The moon and light are also important themes that flow throughout this story.

In addition, there are innumerable turns of phrase that are unforgettable but I particularly liked:

Their faces shone like buddhas when they smiled., and

The dirigible traversed the sky like a pale moonbeam, its tiny lights blinking on and off.

When I finished this tale, I thought of love won and then lost, tragedy, pain, and suffering that I had just encountered but then beauty, hope and optimism are also there. What a marvellous mix.

Moonlight Shadow

...Wherever he went, Hitoshi always had a little bell with him, attached to the case he kept his bus pass in. Even though it was just a trinket, something I gave him before we were in love, it was destined to remain at his side until the last.

This story is also about a young woman called Satsuki who has lost her loved one, Hitoshi but it has more of a metaphysical feel to it. Yes, she has this same dreadful sense of loss as the earlier story. Hitoshi had a brother called Hiiragi, who had lost his girlfriend Yumiko at the same time as Hitoshi had been killed.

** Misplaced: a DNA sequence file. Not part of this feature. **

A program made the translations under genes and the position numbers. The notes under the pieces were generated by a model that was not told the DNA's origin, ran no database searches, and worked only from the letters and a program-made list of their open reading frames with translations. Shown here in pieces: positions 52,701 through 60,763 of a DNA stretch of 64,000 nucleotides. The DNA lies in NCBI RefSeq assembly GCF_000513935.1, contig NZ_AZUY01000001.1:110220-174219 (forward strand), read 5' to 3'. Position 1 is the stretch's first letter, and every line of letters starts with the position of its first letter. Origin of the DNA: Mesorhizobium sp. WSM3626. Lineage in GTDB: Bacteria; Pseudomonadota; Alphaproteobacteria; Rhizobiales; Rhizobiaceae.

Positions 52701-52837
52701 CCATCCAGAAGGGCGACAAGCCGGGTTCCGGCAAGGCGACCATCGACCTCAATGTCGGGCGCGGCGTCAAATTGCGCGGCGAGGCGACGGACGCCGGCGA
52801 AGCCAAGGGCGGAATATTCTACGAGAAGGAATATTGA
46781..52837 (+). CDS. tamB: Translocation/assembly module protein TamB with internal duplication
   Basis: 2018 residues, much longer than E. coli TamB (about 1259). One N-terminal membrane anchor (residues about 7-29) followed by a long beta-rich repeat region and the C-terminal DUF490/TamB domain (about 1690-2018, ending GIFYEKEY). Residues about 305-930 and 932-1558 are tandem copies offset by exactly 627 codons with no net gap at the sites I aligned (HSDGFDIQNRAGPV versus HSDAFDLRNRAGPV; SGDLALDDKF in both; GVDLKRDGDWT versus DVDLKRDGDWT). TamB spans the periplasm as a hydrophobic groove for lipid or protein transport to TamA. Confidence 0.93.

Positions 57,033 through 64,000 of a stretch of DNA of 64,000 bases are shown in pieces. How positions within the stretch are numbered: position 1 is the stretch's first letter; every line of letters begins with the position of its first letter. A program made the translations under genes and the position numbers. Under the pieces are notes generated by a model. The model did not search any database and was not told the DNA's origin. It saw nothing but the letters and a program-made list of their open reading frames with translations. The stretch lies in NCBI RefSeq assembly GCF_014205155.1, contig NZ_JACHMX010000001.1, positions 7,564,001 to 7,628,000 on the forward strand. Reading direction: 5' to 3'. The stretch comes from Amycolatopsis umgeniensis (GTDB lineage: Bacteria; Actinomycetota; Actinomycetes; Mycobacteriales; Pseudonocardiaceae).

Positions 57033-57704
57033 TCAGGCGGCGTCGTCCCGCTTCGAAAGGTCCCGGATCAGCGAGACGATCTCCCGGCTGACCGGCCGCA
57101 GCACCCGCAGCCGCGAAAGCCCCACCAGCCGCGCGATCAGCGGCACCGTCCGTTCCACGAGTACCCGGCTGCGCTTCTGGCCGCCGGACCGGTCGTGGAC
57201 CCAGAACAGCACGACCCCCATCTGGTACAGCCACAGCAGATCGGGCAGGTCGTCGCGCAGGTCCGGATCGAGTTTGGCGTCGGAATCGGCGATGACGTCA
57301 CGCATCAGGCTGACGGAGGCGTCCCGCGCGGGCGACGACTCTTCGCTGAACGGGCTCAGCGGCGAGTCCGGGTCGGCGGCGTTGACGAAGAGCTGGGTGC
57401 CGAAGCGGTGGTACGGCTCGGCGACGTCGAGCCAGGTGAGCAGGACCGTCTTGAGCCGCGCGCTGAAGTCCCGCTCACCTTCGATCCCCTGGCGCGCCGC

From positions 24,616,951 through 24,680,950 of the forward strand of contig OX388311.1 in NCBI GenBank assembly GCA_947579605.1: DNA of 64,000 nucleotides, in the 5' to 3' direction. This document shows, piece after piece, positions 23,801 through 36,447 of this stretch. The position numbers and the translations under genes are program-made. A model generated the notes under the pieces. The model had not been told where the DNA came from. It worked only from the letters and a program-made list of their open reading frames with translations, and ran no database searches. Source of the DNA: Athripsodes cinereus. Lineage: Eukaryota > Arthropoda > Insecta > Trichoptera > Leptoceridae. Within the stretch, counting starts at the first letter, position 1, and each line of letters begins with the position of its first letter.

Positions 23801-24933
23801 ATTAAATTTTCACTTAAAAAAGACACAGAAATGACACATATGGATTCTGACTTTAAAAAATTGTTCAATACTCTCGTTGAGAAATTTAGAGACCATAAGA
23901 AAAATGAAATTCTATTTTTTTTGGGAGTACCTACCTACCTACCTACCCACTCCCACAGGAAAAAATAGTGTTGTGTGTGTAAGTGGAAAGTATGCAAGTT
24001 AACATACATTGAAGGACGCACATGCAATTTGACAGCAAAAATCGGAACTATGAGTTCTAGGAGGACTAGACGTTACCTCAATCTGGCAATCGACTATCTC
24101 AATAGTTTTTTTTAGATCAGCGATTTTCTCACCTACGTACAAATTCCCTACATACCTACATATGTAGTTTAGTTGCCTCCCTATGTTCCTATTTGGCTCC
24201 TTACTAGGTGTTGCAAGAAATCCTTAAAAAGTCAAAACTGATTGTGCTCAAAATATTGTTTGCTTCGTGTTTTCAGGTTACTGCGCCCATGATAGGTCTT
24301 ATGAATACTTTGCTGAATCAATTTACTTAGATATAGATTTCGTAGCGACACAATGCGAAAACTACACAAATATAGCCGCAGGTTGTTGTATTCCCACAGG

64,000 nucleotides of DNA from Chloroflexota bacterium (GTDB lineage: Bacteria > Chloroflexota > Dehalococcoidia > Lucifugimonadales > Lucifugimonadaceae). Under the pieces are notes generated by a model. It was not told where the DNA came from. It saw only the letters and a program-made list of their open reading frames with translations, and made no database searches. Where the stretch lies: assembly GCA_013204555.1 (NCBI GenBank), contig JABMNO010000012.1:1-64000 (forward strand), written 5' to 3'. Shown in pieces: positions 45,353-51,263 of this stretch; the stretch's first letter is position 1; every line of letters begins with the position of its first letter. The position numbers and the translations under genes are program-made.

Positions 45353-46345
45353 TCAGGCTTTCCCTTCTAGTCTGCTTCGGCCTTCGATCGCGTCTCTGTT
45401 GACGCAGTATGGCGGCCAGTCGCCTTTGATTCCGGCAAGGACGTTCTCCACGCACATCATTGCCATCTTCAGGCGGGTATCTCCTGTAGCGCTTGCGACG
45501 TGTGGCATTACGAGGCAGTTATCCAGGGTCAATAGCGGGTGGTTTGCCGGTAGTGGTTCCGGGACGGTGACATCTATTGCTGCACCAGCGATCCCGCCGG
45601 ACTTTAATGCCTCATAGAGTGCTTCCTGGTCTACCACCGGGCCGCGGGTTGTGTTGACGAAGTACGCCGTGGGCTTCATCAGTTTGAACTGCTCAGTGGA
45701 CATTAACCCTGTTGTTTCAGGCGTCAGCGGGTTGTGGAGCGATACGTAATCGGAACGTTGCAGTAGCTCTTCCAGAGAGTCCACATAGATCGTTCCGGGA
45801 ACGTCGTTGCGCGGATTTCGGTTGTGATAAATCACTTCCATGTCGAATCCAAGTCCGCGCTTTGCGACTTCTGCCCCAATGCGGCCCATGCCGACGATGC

Satsuki often goes to the bridge where she used to meet Hitoshi and one day she meets a young woman called Urara. And due to this meeting, Satsuki and even Hiiragi have these metaphysical experiences. This story is all rather dream-like and so different to Kitchen but still excellent in its own right.

When I looked at this title I kept on thinking about the music of Mike Oldfield's Moonlight Shadow. In the preface, the author mentions that she wished to dedicate this song to Mr Jiro Yoshikawa, who had introduced this music to her, the inspiration for this story.

Two exquisite stories and highly, highly recommended.
Profile Image for Reading_ Tamishly.
4,166 reviews2,239 followers
March 7, 2023
Sadly, I had to DNF this short book!
I just couldn't feel the writing, couldn't connect with the characters, couldn't feel anything for whatever that's going on in the story. The writing is simple and is supposed to reach each nook and corner of my heart considering the situation the characters were in. But seriously I simply just couldn't bear the torture of reading something I wasn't enjoying. Left the book at 73rd page out of 152.
Better start another book.
Profile Image for Maria Lago.
434 reviews96 followers
August 15, 2021